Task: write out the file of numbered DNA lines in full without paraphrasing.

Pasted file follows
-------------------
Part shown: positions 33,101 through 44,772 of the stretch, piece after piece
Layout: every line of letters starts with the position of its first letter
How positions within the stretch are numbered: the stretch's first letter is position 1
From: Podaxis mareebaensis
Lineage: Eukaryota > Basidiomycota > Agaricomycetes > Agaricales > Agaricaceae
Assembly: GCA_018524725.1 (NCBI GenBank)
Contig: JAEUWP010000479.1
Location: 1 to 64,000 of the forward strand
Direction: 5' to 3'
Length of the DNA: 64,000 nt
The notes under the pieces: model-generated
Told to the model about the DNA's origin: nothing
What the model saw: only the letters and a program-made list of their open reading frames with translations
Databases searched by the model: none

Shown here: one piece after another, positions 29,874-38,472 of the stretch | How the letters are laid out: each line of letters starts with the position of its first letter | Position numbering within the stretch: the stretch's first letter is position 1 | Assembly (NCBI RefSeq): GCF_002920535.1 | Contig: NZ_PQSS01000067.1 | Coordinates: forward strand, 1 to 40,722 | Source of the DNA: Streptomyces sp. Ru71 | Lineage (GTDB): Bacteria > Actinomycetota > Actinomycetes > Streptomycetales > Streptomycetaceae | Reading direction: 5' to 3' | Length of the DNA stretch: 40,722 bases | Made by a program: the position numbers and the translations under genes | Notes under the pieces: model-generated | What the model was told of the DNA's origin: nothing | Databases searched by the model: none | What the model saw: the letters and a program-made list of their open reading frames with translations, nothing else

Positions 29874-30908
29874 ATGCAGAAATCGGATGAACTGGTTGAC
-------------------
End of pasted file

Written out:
Part shown: positions 33,101 through 44,772 of the stretch, piece after piece
Layout: every line of letters starts with the position of its first letter
How positions within the stretch are numbered: the stretch's first letter is position 1
From: Podaxis mareebaensis
Lineage: Eukaryota > Basidiomycota > Agaricomycetes > Agaricales > Agaricaceae
Assembly: GCA_018524725.1 (NCBI GenBank)
Contig: JAEUWP010000479.1
Location: 1 to 64,000 of the forward strand
Direction: 5' to 3'
Length of the DNA: 64,000 nt
The notes under the pieces: model-generated
Told to the model about the DNA's origin: nothing
What the model saw: only the letters and a program-made list of their open reading frames with translations
Databases searched by the model: none

Shown here: one piece after another, positions 29,874-38,472 of the stretch | How the letters are laid out: each line of letters starts with the position of its first letter | Position numbering within the stretch: the stretch's first letter is position 1 | Assembly (NCBI RefSeq): GCF_002920535.1 | Contig: NZ_PQSS01000067.1 | Coordinates: forward strand, 1 to 40,722 | Source of the DNA: Streptomyces sp. Ru71 | Lineage (GTDB): Bacteria > Actinomycetota > Actinomycetes > Streptomycetales > Streptomycetaceae | Reading direction: 5' to 3' | Length of the DNA stretch: 40,722 bases | Made by a program: the position numbers and the translations under genes | Notes under the pieces: model-generated | What the model was told of the DNA's origin: nothing | Databases searched by the model: none | What the model saw: the letters and a program-made list of their open reading frames with translations, nothing else

Positions 29874-30908
29874 ATGCAGAAATCGGATGAACTGGTTGAC